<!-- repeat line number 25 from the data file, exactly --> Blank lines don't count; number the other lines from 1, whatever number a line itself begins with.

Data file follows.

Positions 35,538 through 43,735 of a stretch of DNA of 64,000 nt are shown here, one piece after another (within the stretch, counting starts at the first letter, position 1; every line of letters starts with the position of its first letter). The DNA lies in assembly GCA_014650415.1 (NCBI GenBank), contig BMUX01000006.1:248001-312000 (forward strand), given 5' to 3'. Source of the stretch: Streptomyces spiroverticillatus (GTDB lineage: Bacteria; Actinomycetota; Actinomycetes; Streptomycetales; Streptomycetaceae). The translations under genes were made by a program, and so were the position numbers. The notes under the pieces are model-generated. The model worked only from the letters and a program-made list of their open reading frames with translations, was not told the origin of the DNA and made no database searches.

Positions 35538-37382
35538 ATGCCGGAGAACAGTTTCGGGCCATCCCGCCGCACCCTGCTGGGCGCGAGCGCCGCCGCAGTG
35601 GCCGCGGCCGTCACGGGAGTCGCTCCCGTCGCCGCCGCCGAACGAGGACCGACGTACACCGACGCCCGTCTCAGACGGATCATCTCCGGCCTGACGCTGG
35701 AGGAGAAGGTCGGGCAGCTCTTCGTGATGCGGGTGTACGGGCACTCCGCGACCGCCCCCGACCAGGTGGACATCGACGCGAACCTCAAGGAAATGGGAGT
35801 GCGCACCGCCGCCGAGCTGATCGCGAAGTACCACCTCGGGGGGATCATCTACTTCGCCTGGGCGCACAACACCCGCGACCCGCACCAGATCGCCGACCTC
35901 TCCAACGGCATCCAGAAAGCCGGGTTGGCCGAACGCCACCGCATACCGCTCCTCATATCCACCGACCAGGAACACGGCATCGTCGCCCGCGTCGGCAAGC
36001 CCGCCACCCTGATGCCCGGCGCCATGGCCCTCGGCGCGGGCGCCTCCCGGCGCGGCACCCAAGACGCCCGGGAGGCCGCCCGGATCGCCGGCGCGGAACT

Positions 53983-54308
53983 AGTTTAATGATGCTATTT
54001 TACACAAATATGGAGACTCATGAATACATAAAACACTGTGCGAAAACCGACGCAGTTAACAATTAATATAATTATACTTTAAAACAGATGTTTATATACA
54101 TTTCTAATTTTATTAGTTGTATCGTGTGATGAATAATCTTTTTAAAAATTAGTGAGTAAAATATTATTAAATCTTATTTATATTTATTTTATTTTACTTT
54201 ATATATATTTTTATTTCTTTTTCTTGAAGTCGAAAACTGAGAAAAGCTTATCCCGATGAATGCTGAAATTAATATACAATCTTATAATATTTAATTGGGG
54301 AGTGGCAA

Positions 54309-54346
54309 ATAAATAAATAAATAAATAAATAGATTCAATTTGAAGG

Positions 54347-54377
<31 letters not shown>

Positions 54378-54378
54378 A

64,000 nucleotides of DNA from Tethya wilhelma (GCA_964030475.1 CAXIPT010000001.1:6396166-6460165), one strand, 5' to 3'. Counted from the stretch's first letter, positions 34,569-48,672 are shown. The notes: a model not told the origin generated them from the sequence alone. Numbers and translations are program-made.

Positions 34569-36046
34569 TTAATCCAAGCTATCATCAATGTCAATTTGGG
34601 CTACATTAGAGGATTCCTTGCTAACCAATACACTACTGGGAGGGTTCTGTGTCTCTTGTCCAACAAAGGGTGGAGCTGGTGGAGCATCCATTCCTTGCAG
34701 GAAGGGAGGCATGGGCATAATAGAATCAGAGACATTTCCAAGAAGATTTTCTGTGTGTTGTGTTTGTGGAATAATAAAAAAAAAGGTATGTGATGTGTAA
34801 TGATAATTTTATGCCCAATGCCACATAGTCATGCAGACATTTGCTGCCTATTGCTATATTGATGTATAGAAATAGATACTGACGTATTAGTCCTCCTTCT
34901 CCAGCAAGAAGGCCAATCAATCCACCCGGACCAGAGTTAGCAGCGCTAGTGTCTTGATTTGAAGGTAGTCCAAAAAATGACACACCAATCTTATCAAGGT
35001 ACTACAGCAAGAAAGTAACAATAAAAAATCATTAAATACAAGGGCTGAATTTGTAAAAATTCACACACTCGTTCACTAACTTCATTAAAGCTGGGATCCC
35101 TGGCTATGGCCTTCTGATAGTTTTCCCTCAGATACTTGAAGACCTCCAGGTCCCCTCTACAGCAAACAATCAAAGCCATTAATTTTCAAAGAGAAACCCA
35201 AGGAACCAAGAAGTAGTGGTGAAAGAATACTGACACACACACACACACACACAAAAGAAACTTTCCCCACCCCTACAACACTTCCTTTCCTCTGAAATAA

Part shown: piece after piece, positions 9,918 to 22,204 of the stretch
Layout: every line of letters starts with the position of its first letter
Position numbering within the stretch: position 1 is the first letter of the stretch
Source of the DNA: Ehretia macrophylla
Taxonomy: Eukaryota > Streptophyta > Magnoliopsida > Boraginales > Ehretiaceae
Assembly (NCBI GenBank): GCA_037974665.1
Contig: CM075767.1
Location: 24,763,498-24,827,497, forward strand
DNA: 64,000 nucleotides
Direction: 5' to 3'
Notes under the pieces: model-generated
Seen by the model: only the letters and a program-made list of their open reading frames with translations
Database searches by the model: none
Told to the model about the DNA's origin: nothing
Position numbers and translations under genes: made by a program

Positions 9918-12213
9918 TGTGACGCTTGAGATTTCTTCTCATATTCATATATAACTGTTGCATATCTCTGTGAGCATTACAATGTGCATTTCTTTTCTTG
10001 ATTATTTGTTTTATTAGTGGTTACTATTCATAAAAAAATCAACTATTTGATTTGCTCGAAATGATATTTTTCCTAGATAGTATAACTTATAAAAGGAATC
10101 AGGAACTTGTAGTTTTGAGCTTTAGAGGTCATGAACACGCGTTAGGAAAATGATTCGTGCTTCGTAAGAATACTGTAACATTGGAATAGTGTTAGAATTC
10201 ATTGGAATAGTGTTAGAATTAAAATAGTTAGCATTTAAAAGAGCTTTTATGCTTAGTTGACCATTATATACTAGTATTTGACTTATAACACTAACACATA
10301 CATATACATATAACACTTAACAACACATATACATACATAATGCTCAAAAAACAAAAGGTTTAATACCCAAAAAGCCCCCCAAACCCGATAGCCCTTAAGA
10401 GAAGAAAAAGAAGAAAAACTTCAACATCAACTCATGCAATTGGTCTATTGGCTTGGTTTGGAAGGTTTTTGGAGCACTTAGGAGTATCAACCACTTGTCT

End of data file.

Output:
34701 GAAGGGAGGCATGGGCATAATAGAATCAGAGACATTTCCAAGAAGATTTTCTGTGTGTTGTGTTTGTGGAATAATAAAAAAAAAGGTATGTGATGTGTAA